The Final Public Charge Rule Is Out. Here’s How It Affects Immigrants.
The US Department of Homeland Security (DHS) has finalized significant new restrictions to reduce immigration by creating a preference for wealthy, English-speaking, insured, and educated immigrants and putting up new hurdles for impoverished immigrants and their families.
A final rule (PDF) announced on August 12, 2019, directs DHS to apply new criteria to immigrants’ applications to enter the US or to modify their status to become a legal permanent resident (a “green card” holder). The regulation will be used to determine whether they are likely to become a public charge and should therefore be prevented from extending or modifying their immigration status. Our previous article on the CHCF Blog outlines the details of the original proposal.
Research shows the proposed rule has already caused immigrants to avoid public programs. Release of the final rule is expected to exacerbate this situation. “The complexity of the rule, combined with the current negative climate surrounding immigrants and immigration, will likely have a chilling effect on immigrant access to health care and coverage,” according to a report issued on August 14 by California’s Insure the Uninsured Project (ITUP).
As estimated by KFF (Kaiser Family Foundation), more than 13.5 million Medicaid and Children’s Health Insurance Program enrollees nationwide, including 7.6 million children, live in households with at least one noncitizen or are noncitizens themselves and could be at risk of disenrollment because of the new rule.
If you are an immigrant or serve immigrant communities, the Protecting Immigrant Families campaign has released a series of updated resources to help you understand the rule. The California Department of Social Services has compiled a list of organizations that provide legal consultation and/or education for families impacted by the public charge rule.
Expanding the Definition of Public Charge
Previously, only cash benefits, including Temporary Assistance to Needy Families (TANF) and government-funded long-term care, were considered when determining an immigrant’s public charge status. The new rule expands the definition of public charge to include a wider range of core health and safety-net programs:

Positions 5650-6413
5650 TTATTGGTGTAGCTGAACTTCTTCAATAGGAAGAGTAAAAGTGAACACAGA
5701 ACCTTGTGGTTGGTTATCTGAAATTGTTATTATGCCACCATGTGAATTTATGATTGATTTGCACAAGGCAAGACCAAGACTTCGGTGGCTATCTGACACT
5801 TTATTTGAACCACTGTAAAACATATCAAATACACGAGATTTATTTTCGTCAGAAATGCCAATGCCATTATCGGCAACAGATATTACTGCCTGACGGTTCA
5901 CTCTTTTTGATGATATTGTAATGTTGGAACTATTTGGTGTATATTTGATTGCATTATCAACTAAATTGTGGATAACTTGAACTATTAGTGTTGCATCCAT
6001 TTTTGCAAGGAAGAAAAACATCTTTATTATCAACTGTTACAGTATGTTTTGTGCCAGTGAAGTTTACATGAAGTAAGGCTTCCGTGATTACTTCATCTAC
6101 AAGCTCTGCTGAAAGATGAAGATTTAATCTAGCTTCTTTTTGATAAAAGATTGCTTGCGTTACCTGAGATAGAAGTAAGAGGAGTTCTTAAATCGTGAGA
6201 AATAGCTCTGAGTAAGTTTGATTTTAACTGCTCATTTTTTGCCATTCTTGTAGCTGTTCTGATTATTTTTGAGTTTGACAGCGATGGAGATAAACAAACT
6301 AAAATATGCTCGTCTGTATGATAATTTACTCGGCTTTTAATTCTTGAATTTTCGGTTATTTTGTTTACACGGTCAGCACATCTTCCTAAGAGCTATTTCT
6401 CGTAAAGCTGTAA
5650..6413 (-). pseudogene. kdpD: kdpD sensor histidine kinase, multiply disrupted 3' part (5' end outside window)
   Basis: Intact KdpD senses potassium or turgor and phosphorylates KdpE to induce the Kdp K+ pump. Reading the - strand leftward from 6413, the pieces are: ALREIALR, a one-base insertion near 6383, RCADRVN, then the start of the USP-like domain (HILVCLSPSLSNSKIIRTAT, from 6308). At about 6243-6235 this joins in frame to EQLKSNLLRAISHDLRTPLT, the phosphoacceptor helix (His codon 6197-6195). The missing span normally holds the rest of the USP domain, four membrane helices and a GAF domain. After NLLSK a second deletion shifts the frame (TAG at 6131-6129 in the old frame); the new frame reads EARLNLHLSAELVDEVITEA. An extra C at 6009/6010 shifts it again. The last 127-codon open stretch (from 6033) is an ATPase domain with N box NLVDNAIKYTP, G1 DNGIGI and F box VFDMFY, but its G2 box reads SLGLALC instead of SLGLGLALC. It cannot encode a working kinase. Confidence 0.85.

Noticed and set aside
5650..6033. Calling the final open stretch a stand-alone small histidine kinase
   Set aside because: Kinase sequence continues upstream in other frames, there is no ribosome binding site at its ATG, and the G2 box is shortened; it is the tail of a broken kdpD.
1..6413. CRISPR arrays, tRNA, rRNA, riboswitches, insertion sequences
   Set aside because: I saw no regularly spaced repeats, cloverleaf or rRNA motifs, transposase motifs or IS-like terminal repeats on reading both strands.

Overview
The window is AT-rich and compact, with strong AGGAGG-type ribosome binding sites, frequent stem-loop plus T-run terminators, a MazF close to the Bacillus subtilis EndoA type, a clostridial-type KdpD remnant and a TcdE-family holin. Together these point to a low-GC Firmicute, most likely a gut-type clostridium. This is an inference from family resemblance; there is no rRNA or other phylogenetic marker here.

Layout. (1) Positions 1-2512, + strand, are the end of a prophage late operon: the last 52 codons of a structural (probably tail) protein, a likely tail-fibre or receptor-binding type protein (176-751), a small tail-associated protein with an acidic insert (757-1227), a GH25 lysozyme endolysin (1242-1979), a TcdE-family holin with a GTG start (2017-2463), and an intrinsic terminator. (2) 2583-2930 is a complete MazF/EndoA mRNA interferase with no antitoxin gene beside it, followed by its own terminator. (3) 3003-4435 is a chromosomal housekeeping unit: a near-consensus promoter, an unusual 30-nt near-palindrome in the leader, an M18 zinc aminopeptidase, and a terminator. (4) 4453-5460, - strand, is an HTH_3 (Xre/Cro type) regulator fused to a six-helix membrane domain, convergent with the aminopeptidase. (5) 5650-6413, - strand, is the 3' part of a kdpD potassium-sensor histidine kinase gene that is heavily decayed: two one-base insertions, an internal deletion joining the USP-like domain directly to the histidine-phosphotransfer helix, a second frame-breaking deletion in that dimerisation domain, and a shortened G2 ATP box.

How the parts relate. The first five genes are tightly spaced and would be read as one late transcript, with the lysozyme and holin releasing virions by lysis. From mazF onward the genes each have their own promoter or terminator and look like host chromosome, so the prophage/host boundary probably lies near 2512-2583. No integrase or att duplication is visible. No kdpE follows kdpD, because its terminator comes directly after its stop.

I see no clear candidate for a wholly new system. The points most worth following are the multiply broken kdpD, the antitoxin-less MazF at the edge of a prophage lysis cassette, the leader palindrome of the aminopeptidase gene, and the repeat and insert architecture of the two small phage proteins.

- Health benefits: Medicaid for people over age 21 who are not pregnant or postpartum, except Medicaid received for emergency medical services
- Food benefits: Supplemental Nutrition Assistance Program (SNAP), the national program, known in California as CalFresh
- Housing assistance: Section 8 Housing Assistance under the Housing Choice Voucher Program, Section 8 Project-Based Rental Assistance, or other subsidized public housing
- Cash assistance: TANF, SSI (federal Supplemental Security Income), and General Assistance, all of which were previously included
The rule redefines “public charge” to mean “an individual who receives one or more designated public benefits for more than 12 months, in the aggregate, within any 36-month period (such that, for instance, receipt of two benefits in one month counts as two months).” This definition means that an immigrant receiving TANF, Medicaid, and SNAP for one year (3 benefits x 12 months = 36 months) would be considered a public charge.
The 217-page rule further outlines a “totality of circumstances” test and creates a system of weighted factors to determine if an immigrant is likely to become a public charge in the future. “Heavily weighted negative factors” include receiving one or more public benefits for more than 12 months in the aggregate within the last 36 months; being unable to demonstrate current, recent, or likely future employment; and having a medical condition that requires treatment that the individual cannot afford or does not have insurance to cover.
A System of Preferences
“Heavily weighted positive factors” include financial wealth, authority to work or employment with a salary of a certain minimum level, and private insurance that is not subsidized by Affordable Care Act (ACA) subsidies. The weighted system creates a preference for wealthy, English-speaking, insured, and educated immigrants and erects new barriers for immigrants who come from disadvantaged backgrounds.
Exactly how use of ACA premium subsidies to purchase insurance through exchanges will influence public charge determinations is unclear. While ACA subsidies are not considered a benefit under the final rule, they are not excluded from consideration either, and having health insurance without ACA subsidies is listed as a heavily weighted positive factor. How this will be interpreted in the totality of circumstances test remains to be seen.